Martha Steinberg salutes the Black working class on her radio show (1995-06-13) by Smithsonian ProductionsArchives of African American Music and Culture
Martha Steinberg salutes the Black working class on her radio show
I realized what Detroit needed. And I started with my blue collar worker salute. I was going to Inkster one day, and I saw all the men in the hole on Ecorse Road. They were diggin'. They always workin' doin' something on those expressway out there.
So when I got to the radio station that day, I said, "To all my men in the hole on Ecorse Road. The Queen is touching you today."
And from that, then the next day somebody called and said, "Well, you talked about the men on the - what about us, the men over here at this plant?"
So, I had a blue collar worker salute that we play on the station right today saluting all of my - we play the blues and we say, "To all of my blue collar workers. All of you who earn your bread by the sweat of your brow. I want you to know that you are somebody. You are responsible for the wheels of this world going around, and don't you ever forget it."
And then I'd say, "For my truck-drivin' friends, and for my fellows at Ford, and Dodge Main, for my pantry girls."
So we would have that salute and it became very popular.
-- Martha Jean "The Queen" Steinberg, Detroit deejay
Listener loyalty: KYOK has more by far (1965)Archives of African American Music and Culture
1965 KYOK publicity flyer with eight captioned photographic images.
Indiana University ethnomusicologist Dr. Portia K. Maultsby and Alfred Wiggins interview Jack Gibson in 1981 about the role of deejays in the Black community (1981) by Indiana University BloomingtonArchives of African American Music and Culture
Indiana University ethnomusicologist Dr. Portia K. Maultsby and Alfred Wiggins interview Jack Gibson in 1981 about the role of deejays in the Black community.
WERD back to school record hop display (1960)Archives of African American Music and Culture
WERD back to school record hop display (1960).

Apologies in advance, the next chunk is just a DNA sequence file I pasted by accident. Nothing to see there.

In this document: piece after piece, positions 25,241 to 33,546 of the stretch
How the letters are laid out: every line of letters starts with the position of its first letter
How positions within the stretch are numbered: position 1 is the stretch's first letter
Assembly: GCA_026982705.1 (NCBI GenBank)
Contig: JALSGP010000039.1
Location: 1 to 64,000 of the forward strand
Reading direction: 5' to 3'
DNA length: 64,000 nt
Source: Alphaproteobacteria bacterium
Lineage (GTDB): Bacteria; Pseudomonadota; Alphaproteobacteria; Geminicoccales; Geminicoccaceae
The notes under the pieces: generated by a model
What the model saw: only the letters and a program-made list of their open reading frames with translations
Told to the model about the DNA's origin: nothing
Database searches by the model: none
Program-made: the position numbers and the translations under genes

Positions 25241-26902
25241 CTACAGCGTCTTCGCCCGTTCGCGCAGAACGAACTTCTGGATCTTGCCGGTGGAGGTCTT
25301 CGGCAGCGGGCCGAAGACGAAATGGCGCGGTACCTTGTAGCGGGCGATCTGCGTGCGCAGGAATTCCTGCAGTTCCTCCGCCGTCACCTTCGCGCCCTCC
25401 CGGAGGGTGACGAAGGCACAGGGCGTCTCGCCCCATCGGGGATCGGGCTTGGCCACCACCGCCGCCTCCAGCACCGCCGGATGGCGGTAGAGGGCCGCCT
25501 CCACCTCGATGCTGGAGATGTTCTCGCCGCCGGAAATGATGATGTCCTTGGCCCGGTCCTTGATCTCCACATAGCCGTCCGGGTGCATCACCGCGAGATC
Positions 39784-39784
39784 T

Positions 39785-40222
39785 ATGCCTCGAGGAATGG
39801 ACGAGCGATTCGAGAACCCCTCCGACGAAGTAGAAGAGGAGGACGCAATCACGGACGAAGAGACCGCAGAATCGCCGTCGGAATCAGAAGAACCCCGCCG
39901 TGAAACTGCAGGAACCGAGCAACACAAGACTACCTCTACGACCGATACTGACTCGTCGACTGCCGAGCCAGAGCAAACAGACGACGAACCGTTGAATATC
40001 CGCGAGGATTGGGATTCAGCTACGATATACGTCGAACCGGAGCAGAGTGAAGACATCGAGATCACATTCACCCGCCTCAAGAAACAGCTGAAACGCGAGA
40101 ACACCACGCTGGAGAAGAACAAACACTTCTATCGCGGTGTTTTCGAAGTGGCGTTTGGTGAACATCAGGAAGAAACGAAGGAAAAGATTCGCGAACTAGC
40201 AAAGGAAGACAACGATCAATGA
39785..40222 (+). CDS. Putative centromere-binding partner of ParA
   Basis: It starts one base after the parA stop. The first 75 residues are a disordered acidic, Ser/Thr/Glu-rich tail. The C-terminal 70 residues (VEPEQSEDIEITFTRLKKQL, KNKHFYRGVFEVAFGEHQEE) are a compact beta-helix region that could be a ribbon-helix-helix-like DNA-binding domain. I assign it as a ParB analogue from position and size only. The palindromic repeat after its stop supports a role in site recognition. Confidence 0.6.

Radio station contest promotional flyer (1972)Archives of African American Music and Culture
Black-oriented radio stations built relationships with the local community through such promotional events as contests, concerts, and giveaways. Deejays were instrumental in organizing these events, which increased the size of their audience and demonstrated that African Americans represented a viable consumer market.
Pictured at left is a 1972 radio station contest promotional flyer for KYOK Houston.
Hotsy Totsy and Dizzy Lizzy with winner of KYOK dance contest (1968)Archives of African American Music and Culture
KYOK deejays Chester McDowell (aka "Hotsy Totsy") and Novella Smith (aka "Dizzy Lizzy") handing a radio to the winner (unidentified young man) of a KYOK dance contest at the Pilgrim Auditorium in 1968.
Jack Gibson and Eddie Castleberry at Cincinnati Battle of the Bands (1959)Archives of African American Music and Culture
Jack Gibson and Eddie Castleberry at Cincinnati Battle of the Bands in 1959.
Black Radio: Telling It Like It Was (1995) by Smithsonian ProductionsArchives of African American Music and Culture
This exhibit compliments the landmark 13-part radio series "Black Radio: Telling It Like It Was" (1996).
The series, produced by Jacquie Gales Webb for Smithsonian Productions and hosted by Lou Rawls, garnered the George Foster Peabody Award and Columbia University Alfred I Dupont silver baton.
For more information about the series, or Black radio in general, please contact The Archives of African American Music and Culture. The AAAMC holds the interviews and production materials related to the "Black Radio: Telling It Like It Was" radio series, along with other archival collections related to Black radio.
Archives of African American Music and Culture
2805 E. 10th, Suite 180
Bloomington, IN 47408
Produced by the Indiana University Archives of African American Music and Culture.
Curators: Brenda Nelson-Strauss, William R. Vanden Dries
Editor: Dr. Mellonee V. Burnim, Director, Archives of African American Music and Culture
Assistants: Matthew Alley, Douglas Dowling Peach, Allison Bohm
Audio interviews (1995) from the collection “Black Radio: Telling It Like it Was,” a radio series produced by Jacquie Gales Webb for Smithsonian Productions; Sonja Williams and Alexis Gillespie, Associate Producers; Matt Sakakeeny, John Paulson and John Tyler, editors; Wesley Horner, Executive Producer; courtesy Smithsonian Institution Archives.
Video interview (1981) from the Portia K. Maultsby Collection.
Images from the Jack Gibson, Johnny Otis, Katherine Lewis, Ed Castleberry, Rick Roberts, George Nelson, Travis Gardner, Doug "Jocko" Henderson, and William Barlow collections at the AAAMC. Additional images provided by Clarice Durham, Sonja Williams, Jacquie Gales Webb, Vy Higginsen, and Tim Fabrizio.
Audio and video content digitized courtesy of the Indiana University Media Digitization and Preservation Initiative.
Archives of African American Music and Culture
2805 E. 10th, Suite 180
Bloomington, IN 47408